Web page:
Iconic props from Survivor TV series in Grey Flannel’s Dec. 14 auction

Image courtesy Grey Flannel Auctions.

Image courtesy Grey Flannel Auctions.

SPEONK, N.Y. – A collection of iconic objects used during the taping of the CBS Television reality series Survivor is a featured attraction in Grey Flannel Auctions’ live sale of coin-ops, antique advertising, toys and entertainment memorabilia to be held Dec. 14 in Speonk, N.Y. Absentee and live Internet bidding through LiveAuctioneers.com will also be available.

The Survivor collection was started after the series’ third season, when producer Mark Burnett donated props from the show’s taping in Africa to the Elizabeth Glaser Pediatric AIDS Foundation. The props were sent to auction, where the consignor bought the pieces that formed the core of his collection. He acquired additional items from later charity auctions containing donations of Survivor objects from Burnett, as well as private-treaty sales with people who worked on the show’s production crews.

As part of his research in documenting the collection’s contents, the consignor reviewed Survivor footage and made close-up comparisons to photos on CBS Television’s Web site. From torches to flags, tribal council stools to Thai lion sentinels, all of the Survivor props will be immediately recognizable to the legion of viewers who have followed the ground-breaking series since its beginning. All items from the third-season Survivor: Africa episodes come with certificates of authenticity signed by Ethan Zohn, the former professional soccer player and million-dollar winner of that particular season’s competition. Zohn personally inspected and vouched for all objects in the sale that came from the episodes shot in Africa. Zohn’s AIDS-related charity, Grassroot Soccer, and the Elizabeth Glaser Pediatric AIDS Foundation are two of the beneficiaries that will share proceeds from the Survivor section of the sale.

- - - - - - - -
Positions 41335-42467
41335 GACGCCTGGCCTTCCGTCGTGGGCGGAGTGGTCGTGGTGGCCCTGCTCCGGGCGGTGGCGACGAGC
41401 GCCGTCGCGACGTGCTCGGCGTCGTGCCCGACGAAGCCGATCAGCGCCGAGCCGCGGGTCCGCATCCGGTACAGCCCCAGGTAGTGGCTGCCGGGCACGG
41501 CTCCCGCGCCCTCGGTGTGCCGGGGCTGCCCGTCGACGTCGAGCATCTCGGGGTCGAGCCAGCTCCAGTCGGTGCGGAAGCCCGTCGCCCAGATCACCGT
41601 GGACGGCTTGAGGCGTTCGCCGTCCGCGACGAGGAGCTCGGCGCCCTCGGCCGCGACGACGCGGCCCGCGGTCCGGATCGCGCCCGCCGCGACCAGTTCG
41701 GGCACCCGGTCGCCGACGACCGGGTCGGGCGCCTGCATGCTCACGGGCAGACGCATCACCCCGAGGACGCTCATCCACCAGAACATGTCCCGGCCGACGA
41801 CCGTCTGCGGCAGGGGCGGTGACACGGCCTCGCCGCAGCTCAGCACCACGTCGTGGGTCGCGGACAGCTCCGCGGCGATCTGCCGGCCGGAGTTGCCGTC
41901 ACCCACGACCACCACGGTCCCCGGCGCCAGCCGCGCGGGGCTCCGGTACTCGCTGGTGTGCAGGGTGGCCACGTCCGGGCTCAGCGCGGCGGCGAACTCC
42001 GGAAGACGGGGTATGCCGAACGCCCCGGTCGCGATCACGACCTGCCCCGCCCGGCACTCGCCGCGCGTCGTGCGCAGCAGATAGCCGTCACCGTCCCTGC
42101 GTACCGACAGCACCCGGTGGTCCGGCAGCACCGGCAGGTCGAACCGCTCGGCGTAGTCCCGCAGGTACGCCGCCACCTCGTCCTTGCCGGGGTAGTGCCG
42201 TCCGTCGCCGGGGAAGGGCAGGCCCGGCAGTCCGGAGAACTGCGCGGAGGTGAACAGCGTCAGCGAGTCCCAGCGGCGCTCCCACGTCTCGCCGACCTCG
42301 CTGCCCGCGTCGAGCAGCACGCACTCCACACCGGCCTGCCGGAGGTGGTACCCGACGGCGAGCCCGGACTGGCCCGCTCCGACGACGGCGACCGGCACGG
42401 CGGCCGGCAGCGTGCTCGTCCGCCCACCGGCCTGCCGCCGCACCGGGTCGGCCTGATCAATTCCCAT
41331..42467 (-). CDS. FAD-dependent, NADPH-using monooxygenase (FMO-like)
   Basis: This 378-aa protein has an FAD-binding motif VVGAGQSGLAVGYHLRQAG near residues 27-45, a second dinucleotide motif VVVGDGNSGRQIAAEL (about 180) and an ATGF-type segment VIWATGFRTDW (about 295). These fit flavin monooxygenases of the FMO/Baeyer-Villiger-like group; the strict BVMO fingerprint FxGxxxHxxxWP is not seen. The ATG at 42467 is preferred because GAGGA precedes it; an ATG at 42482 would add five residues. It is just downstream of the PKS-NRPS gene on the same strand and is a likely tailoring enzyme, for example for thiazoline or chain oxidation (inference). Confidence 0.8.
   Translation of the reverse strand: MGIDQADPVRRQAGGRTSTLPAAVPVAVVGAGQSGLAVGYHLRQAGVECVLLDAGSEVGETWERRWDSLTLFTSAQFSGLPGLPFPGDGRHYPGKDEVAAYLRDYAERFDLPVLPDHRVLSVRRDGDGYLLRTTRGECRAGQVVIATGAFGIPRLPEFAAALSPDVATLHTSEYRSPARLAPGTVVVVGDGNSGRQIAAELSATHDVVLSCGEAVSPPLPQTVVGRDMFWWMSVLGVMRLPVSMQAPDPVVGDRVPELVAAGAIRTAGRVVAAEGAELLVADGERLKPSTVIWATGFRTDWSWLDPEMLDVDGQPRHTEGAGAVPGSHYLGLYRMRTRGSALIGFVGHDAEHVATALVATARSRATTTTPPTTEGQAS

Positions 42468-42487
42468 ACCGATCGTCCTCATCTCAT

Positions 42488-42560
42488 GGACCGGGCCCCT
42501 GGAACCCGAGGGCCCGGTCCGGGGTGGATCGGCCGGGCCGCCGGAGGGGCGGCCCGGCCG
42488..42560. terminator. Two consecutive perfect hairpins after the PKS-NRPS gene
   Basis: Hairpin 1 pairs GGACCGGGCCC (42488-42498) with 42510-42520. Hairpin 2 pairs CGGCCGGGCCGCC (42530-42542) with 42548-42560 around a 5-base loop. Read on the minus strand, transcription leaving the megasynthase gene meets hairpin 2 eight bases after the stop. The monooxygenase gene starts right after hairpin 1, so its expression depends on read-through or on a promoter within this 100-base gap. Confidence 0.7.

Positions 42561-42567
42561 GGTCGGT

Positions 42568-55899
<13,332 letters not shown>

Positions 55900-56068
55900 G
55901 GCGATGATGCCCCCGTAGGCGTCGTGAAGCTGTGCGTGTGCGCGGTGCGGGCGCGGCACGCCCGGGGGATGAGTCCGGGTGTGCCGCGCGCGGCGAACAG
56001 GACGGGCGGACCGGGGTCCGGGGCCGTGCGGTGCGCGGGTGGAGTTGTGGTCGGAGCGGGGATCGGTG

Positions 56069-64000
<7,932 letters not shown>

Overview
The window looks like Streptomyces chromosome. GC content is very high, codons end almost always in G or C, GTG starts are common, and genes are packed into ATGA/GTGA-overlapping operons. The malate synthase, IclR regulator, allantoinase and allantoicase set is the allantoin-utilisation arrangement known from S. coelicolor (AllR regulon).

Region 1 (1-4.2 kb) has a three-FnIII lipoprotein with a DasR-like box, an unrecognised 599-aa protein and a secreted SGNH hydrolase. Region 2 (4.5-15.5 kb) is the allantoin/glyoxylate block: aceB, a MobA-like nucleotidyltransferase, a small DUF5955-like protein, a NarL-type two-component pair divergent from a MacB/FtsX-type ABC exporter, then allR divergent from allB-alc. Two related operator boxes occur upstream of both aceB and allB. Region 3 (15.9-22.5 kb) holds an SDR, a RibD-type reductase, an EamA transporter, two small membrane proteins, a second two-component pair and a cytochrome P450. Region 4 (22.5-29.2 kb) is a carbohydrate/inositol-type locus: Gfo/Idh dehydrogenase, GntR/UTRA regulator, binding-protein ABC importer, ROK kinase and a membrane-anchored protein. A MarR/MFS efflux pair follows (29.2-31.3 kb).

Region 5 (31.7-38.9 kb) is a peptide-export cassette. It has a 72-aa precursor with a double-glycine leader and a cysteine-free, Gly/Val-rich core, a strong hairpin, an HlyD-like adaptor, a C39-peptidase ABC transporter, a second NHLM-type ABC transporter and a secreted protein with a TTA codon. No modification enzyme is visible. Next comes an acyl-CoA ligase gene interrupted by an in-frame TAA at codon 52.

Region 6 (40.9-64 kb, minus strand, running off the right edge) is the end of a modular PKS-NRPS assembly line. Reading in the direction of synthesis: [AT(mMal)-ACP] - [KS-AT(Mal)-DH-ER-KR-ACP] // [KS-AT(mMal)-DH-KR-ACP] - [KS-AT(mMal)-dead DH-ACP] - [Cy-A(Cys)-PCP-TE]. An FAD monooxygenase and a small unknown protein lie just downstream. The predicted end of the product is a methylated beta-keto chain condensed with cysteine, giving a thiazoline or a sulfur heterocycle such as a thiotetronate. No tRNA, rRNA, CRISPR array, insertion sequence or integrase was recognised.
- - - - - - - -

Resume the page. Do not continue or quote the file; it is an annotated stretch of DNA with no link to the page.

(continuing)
The auction also features many unusual entries that fall under the category of “Unique Antique Amusements,” which is the sale’s official title. Coney Island items include an actual car from the ride known as The Whip, a turnstile, and a completely restored cast-iron parking meter. A fully laid-out 1940s casino roulette table with wheel, and a genuine craps table are symbolic of Nevada’s heydays, while a framed, personally autographed print portrait of the original Mr. Las Vegas, Elvis Presley, bears a lengthy, authenticated hand-written inscription from the entertainer to the March of Dimes.

Coveted early coin-ops run the gamut of categories, with fortunetellers, a “Love Analyzer,” Selector-Scope and Mutoscopes among them. Additionally, there are cranes, pinball machines, a Seeburg jukebox, razor blade and postage stamp dispensers, and even a 1930s 1-cent foot massager.

A sizable selection of circus and carnival material features vintage Ringling Brothers posters, a Hunt’s Circus bass drum, oversize clown shoes and a bright red Mills Circus clowns’ chariot. There’s more fun to be had with the automata in the sale, which include a “Scary Zombie,” acrobat clown and blond Mod girl.

The antique advertising category offers many signs and other rare items touting soft drinks and cigarettes. Noteworthy lots include Lucky Strike and Chesterfield advertisements, a Moxie advertising cooler, a 1930 Delaware Punch store display of a woman golfer accompanied by a young caddy, and several desirable Coca-Cola items.

A rare Buddy ‘L’ pressed steel delivery truck in fine original condition is emblazoned with Pepsi-Cola and Railway Express decals. Another scarce Buddy ‘L’ toy, a Burlington Zephyr train, dates to 1935-36.